Bloggers and other travel writers were invited to Saratoga Springs, taken for tours of the Tang Museum and Caffe Lena, the Yaddo arts colony, and the mineral springs. They ate meals downtown and watched events at SPAC. Sobol pointed to a piece recently published in BBC magazine - “one of the most important international publications speaking to the cultural consumer,” she said, that showcased Saratoga Springs as a cultural destination and acted as a positive example of the marketing outreach.

Commissioner Madigan calls the investment in the arts as economic driver as “having some skin in the game,” and said that investment could play a role in the large upward trend of sale tax figures in the city in 2018.   

“We look at the sales tax for last 12 months – and we don’t have the full year of 2018 in yet – but the last 12 months, year-over-year, sales tax is up more than it’s ever been, it’s up 10.1 percent,” Madigan said.    

The commissioner credited Sobol for also doing a lot to bring SPAC as a collaborator into downtown Saratoga Springs year-round.  “There are multiple ways to gauge return on economic development, but it’s very significant, and this (return on investment on arts) is just one way we would measure economic success,” Madigan said.

Last month, SPAC announced it will spend $195,000 of a $1.695 million state it was awarded grant by the Regional Economic Development Council Initiative, on a multi-media marketing campaign slated to launch in 2020. That campaign will complement the public relations campaign that SPAC and the City of Saratoga Springs initiated in 2018 to promote Saratoga as a cultural destination.

Last year’s city investment was a one-time economic development grant based on city reserves and an analysis will need to be conducted to determine if an investment in the arts, whether it involves SPAC or another entity, will be made in 2019.    

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SARATOGA SPRINGS – The Saratoga Performing Arts Center (SPAC) announced its 2019 lineup which features the summertime return of the New York City Ballet, The Philadelphia Orchestra, and The Chamber Music Society of Lincoln Center.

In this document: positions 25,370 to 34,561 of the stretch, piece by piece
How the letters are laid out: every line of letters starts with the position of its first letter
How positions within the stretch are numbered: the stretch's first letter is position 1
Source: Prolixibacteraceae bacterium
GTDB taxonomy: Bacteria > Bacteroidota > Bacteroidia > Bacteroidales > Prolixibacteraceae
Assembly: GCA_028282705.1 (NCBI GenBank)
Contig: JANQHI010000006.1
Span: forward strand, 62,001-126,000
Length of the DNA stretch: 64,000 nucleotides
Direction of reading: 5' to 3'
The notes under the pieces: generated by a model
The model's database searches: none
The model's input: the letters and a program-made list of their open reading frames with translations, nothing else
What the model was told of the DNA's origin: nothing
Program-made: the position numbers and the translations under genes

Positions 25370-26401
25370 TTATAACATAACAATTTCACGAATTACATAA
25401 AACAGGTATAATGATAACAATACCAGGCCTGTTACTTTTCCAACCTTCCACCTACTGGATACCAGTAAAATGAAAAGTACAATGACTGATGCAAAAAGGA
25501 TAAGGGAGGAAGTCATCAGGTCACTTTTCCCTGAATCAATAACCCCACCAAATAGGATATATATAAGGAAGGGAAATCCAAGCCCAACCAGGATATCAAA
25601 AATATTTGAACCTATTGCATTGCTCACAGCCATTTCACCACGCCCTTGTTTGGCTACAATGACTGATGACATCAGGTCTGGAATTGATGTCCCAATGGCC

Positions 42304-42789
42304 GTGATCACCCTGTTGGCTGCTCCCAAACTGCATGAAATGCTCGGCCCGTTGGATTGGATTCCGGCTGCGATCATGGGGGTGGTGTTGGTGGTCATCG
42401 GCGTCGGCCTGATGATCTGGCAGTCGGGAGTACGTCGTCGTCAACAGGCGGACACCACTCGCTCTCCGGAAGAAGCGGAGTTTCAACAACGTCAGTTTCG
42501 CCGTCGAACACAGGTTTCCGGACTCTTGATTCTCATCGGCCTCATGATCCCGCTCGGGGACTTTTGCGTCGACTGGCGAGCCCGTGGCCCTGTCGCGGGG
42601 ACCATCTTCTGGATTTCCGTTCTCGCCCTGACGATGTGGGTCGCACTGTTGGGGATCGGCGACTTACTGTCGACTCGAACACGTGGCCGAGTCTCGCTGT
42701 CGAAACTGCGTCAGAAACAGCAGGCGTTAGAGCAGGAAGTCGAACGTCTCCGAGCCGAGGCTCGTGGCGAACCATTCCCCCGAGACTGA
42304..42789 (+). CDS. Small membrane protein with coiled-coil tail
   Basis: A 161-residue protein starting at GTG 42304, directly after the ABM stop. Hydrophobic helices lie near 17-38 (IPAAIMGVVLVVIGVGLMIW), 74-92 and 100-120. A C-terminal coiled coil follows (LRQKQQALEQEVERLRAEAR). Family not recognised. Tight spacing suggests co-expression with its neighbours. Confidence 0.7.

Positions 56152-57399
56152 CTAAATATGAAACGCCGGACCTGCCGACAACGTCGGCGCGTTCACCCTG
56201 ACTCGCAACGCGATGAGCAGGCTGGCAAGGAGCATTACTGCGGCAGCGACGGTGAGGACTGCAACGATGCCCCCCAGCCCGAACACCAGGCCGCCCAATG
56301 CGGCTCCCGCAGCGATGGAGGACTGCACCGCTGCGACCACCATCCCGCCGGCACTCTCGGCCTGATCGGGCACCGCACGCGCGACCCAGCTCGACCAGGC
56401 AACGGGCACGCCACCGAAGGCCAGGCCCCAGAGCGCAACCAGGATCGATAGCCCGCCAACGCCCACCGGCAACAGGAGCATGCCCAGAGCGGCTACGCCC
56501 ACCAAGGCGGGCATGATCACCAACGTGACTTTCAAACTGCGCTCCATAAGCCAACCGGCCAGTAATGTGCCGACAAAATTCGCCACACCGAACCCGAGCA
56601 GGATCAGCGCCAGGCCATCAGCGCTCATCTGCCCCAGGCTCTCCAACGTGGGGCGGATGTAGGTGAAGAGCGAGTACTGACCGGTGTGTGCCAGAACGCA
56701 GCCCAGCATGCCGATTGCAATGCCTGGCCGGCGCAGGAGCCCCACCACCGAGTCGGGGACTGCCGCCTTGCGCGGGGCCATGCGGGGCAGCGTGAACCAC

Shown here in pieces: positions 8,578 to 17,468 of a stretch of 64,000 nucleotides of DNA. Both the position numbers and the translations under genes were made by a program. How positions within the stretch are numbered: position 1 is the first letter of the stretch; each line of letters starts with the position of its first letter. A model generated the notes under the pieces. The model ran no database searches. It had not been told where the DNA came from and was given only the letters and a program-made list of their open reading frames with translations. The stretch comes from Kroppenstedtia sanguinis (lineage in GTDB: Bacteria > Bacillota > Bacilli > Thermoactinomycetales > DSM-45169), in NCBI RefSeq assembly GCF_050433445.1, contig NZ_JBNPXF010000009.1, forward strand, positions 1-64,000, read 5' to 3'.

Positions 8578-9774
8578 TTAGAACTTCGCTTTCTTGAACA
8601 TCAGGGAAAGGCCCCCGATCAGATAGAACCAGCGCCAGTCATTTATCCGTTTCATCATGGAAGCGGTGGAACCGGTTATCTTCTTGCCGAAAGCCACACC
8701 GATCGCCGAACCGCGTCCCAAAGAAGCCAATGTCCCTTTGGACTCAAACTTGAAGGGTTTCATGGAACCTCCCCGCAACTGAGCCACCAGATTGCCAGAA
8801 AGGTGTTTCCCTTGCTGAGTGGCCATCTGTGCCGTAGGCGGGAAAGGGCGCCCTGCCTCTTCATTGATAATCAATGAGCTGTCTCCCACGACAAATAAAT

The New York City Ballet residency (July 16 – 20) once again features four distinct programs including the story ballet Coppélia, which was premiered at SPAC, an evening dedicated to Balanchine and Tschaikovsky, and a program showcasing four SPAC Premieres by 21st century choreographers, highlighted by Kyle Abraham’s The Runaway, which fuses modern and classical technique and an eclectic soundtrack mixing composer Nico Muhly, singer James Blake, and hip-hop artists Jay-Z and Kanye West. The annual New York City Ballet Gala, on Saturday, July 20, will showcase George Balanchine’s Apollo, Christopher Wheeldon’s This Bitter Earth and a new piece by NYCB Resident Choreographer and Soloist Justin Peck.

New York City Ballet - Tschaikovsky and Balanchine - Tuesday, July 16 at 8 p.m. and Thursday, July 18 at 2 p.m..; SPAC Premieres by 21st Century Choreographers - Wednesday, July 17 at 8 p.m.; Coppélia - Thursday, July 18 at 8 p.m., Friday, July 19 at 8 p.m. and Saturday, July 20 at 2 p.m.

SPAC’s NYC Ballet Gala - Saturday, July 20 at 8 p.m. The finale to New York City Ballet’s 2019 residency will be highlighted by Balanchine's first collaboration with Stravinsky and one of his earliest international successes, Apollo. Also: This Bitter Earth (Richter, Otis/Wheeldon) and Justin Peck’s new work – his fourth collaboration with Oscar-nominated composer Sufjan Stevens.